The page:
South Bend will be getting its own riverfront district in an effort to lure new business to the city.
The Common Council approved the redevelopment district Monday. The move will give new businesses a break on liquor license prices.
“The whole point of a riverfront district is to spur development along a river,” said Tamara Nichols-Smith, from Downtown South Bend. “That’s why 22 other cities have one. It’s why it was created.”
Outside the riverfront district, the price of a liquor license can be more than $30,000. Regular liquor licenses are limited and can be sold from one business to another. The new riverfront district will make more licenses available to businesses that meet the requirements set by the city.
“We’re looking for organizations that are really going to focus on a cultural and dining experience,” Nichols-Smith said. “We’re allowing people to take that money and put it into their facade, or their kitchen or marketing campaign. We’re doing something that is really going to help them become more successful out the door.”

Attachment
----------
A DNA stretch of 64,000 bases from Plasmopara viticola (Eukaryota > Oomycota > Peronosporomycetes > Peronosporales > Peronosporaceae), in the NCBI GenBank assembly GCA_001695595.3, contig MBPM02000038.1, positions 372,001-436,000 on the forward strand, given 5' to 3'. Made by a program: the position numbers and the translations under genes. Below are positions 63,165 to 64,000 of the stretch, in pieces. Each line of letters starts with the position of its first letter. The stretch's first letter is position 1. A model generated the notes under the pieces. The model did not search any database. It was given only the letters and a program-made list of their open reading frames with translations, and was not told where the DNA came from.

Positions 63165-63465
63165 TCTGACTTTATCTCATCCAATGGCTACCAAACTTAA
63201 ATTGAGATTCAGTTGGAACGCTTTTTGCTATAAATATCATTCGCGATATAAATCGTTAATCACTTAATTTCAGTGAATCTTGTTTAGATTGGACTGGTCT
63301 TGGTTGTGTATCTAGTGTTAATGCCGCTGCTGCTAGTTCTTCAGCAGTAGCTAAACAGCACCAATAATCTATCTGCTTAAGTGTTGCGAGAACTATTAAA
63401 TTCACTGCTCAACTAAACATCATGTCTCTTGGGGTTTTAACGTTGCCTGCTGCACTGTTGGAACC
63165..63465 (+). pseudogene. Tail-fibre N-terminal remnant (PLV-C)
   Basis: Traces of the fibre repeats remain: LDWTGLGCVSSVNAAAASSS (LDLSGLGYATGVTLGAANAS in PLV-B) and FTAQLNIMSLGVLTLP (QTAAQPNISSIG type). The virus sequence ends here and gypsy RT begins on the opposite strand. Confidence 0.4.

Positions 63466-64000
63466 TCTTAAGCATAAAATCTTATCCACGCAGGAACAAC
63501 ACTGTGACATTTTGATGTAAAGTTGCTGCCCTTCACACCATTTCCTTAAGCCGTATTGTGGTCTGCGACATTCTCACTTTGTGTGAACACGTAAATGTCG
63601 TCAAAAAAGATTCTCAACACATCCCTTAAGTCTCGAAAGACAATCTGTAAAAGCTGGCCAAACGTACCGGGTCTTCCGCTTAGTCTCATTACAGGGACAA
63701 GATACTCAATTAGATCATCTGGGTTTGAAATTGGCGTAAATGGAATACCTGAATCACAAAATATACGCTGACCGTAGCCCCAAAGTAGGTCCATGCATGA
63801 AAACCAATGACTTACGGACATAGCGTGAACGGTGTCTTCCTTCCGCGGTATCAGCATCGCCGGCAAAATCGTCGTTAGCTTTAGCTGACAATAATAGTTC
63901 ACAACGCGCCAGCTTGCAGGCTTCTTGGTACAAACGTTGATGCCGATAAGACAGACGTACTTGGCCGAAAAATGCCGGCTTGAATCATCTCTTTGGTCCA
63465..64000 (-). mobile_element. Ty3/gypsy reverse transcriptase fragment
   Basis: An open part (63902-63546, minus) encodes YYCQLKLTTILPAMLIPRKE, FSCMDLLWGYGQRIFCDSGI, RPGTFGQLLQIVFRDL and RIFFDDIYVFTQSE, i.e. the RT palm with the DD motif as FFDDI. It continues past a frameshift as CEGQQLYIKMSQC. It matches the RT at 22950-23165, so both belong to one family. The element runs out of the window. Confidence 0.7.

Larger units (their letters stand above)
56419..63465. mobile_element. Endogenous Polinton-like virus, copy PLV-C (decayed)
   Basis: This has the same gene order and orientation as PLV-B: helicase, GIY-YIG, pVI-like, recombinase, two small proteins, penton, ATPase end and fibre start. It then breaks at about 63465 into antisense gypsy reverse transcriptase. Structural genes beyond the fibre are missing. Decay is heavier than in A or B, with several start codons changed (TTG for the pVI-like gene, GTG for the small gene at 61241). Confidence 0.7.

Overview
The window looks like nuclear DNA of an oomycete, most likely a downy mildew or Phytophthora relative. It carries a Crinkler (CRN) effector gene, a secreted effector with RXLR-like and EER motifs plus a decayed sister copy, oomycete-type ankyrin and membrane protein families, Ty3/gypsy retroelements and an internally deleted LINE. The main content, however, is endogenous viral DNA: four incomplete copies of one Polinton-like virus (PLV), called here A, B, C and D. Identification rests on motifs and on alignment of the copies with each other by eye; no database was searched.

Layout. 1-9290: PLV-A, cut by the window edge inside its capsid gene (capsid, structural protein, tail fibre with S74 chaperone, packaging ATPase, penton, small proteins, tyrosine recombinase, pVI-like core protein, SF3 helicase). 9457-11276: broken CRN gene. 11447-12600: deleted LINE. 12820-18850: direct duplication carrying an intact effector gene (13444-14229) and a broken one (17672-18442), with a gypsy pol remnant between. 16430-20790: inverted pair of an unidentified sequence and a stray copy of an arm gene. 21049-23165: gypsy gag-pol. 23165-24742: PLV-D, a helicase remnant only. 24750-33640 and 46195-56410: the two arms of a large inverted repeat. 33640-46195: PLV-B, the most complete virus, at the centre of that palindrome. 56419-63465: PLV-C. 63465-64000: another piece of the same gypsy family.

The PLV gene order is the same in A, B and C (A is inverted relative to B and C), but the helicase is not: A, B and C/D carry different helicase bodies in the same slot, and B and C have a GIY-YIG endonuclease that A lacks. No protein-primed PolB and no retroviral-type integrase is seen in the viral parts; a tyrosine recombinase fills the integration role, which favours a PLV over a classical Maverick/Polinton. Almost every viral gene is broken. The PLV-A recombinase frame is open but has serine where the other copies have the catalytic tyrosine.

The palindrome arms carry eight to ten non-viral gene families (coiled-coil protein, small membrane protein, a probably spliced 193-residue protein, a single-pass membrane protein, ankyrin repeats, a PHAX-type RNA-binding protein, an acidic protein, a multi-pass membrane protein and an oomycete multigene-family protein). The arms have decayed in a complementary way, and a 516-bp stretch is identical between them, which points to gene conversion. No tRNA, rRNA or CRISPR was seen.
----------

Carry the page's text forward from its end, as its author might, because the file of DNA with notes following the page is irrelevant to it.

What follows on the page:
Businesses interested in applying for a riverfront license will need to display prominent signage and use glassware, not plastic cups. Nichols-Smith said that nightclubs and stand-up clubs will not be given these special licenses.
“There is nothing really difficult about what we're asking,” she said. “It’s something that a high quality business would do anyway but it is something we are making sure of.”
There are only a few options for South Bend residents to dine by the river. The East Bank Emporium general manager Shawn Dickens said that the restaurant’s patio is one of the main attractions for their patrons.
“I think if there are more places close to the river it will just bring more people down to the riverfront,” Dickens said.
The redevelopment commission is scheduled to meet Thursday to discuss the details of the riverfront liquor license application process.